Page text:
Steinhauser: Lawmakers request NH AG investigate Phillips Exeter Academy sex abuse scandal
CONCORD - Katherine Prudhomme O’Brien says she wants the Phillips Exeter Academy sexual abuse scandal “to be investigated as properly as humanly possible.”
The state representative from Derry Wednesday sent a letter to New Hampshire’s Department of Justice asking that the Attorney General’s office “immediately begin an investigation into the Phillips Exeter administration’s handling of these sexual assault cases.”
Speaking with NH1 News minutes after handing over the letter, Prudhomme O’Brien said “just walking through the state house today I got 18 state representatives who signed and supported this letter. There was just 15 a few minutes ago and walking out I got three more. So there’s a lot of interest in this. A lot of representatives that really want the Attorney General to investigate this.”
The controversy at the prestigious prep school ignited last month when the academy disclosed that a longtime history teacher admitted in 2011 to sexual misconduct with students from decades earlier. The teacher, Rick Schubart, was required to retire and remove himself from campus housing. Schubart’s admittance of sexual misconduct occurred after one victim came forward. But the history teacher was able to keep his emeritus status with the academy.
Schubart was eventually barred from campus and lost his title of teacher emeritus in 2015, after a second victim came forward. The academy only made the controversy public in recent weeks, after reporting by The Boston Globe.
Last week the academy announced in a letter to the school’s community that a second teacher, longtime photography instructor Steve Lewis, was fired and barred from all campus events after he admitted to sexual encounters with a student more than 20 years ago.
One day later NH1 News learned that the academy sent a letter to alumni in 2013 alerting them of a complaint against Thomas Wood, a teacher at the school in 1966 and 1967. Wood also served as headmaster of Friends’ Central School in Pennsylvania, where the allegations surfaced after his death in 2007. Those allegations were never confirmed.
Tom Hassan, the husband of Gov. Maggie Hassan, was principal of Phillips Exeter Academy at the time of the Schubart and Wood cases. He’s been criticized in recent weeks for failing to make public the allegations against Schubart.
In her letter to the state Attorney General’s office, Prudhomme O’Brien wrote “I am particularly concerned by the case involving former Professor Richard Schubart and the apparently deferential treatment he received from the school administration when his sexual misconduct came to light.”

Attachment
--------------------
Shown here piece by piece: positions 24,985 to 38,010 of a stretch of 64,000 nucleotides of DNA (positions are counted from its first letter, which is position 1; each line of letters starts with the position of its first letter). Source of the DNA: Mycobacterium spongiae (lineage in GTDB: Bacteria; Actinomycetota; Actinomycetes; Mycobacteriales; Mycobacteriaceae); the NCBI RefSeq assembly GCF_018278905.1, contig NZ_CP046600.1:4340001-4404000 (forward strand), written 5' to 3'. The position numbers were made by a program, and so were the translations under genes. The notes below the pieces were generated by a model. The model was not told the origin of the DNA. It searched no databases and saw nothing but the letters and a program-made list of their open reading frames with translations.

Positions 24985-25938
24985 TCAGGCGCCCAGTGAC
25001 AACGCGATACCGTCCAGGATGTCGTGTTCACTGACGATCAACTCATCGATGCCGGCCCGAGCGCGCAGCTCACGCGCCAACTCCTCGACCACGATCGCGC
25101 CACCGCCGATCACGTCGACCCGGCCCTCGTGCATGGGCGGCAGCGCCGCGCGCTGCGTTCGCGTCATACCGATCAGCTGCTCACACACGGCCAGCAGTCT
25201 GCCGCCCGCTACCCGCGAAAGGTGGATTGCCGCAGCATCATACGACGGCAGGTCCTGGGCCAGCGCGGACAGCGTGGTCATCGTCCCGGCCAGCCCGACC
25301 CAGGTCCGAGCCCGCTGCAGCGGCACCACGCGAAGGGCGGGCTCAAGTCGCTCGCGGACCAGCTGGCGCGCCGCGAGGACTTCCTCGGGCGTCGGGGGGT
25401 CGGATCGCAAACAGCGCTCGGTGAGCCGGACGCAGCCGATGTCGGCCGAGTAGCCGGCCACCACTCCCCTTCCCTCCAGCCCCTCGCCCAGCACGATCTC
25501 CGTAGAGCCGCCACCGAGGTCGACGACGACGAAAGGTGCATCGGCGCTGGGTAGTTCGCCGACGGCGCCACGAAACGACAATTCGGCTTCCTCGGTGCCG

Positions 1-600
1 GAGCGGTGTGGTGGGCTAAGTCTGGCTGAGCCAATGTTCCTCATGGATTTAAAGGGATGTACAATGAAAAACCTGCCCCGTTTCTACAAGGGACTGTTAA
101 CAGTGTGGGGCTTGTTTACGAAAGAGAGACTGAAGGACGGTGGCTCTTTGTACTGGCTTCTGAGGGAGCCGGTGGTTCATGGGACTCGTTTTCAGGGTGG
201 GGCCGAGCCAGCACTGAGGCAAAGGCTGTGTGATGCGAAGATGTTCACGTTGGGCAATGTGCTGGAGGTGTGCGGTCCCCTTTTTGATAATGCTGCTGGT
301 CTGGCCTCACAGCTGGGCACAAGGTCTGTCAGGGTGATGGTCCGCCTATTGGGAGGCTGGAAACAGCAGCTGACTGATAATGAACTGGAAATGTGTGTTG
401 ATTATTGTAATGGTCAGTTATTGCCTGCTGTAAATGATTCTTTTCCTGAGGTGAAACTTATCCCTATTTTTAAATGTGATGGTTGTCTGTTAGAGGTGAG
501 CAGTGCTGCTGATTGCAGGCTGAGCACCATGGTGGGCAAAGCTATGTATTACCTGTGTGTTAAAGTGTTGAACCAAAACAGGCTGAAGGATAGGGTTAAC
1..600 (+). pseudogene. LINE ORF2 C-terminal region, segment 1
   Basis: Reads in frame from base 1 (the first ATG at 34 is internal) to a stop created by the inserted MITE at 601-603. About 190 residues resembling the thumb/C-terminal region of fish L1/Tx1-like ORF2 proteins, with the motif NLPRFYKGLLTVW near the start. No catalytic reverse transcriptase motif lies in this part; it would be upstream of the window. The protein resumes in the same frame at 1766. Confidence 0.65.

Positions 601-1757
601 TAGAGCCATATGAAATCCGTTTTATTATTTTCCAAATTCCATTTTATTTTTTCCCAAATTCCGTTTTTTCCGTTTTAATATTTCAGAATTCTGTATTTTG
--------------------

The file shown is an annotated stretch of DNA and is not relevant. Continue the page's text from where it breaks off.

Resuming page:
“The actions taken by the school administration, led by then-Principal Tom Hassan, with respect to Professor Schubart contrast sharply with the case of another faculty member, Steve Lewis, who was immediately fired in April 2016 when his past sexual misconduct came to light,” she added.
Hassan retired as principal last year and was not involved with the Lewis case.
Prudhomme O’Brien told NH1 News that “I have a lot of questions about why he was allowed to be part of the community, yet he retired by nobody was told why he retired exactly, and that he remained part of the community. That doesn’t seem like an honest effort to deal with this as strongly as it demands.”
The Exeter Police Department has opened several sexual misconduct investigations at the school. The state Attorney General’s office told NH1 News that sexual misconduct cases are handled at the county level, and that Rockingham County is currently assisting the Exeter Police Department.
Separately, the academy hired an outside law firm to separately launch an investigation.
Politics at play?
The controversy has made national news, not only because Phillips Exeter Academy is one of the country’s top boarding schools, but also because of the link to Gov. Hassan, who’s launched a Democratic challenge against GOP Sen. Kelly Ayotte in what’s become one of the nation’s most high profile, expensive and bitter Senate contests.
Two weeks ago Hassan apologized for keeping Schubart on a list of her supporters during her first run for the Corner Office in 2012.
Hassan named Schubart as a member of her 2012 gubernatorial campaign’s Rockingham County Steering Committee and also received small campaign contributions from Schubart and his wife in 2011. That occurred before the first of two of Schubart’s victims from sexual misconduct incidents decades earlier came forward to academy officials.
But asked by NH1 News why in March of 2012 Schubart was kept on the steering committee list when it was reissued, Hassan said “I did sense that something was wrong when Mr. Schubart abruptly left campus and I should have worked more actively to review my public supporter and steering committee lists and remove him from it and I apologize for that.”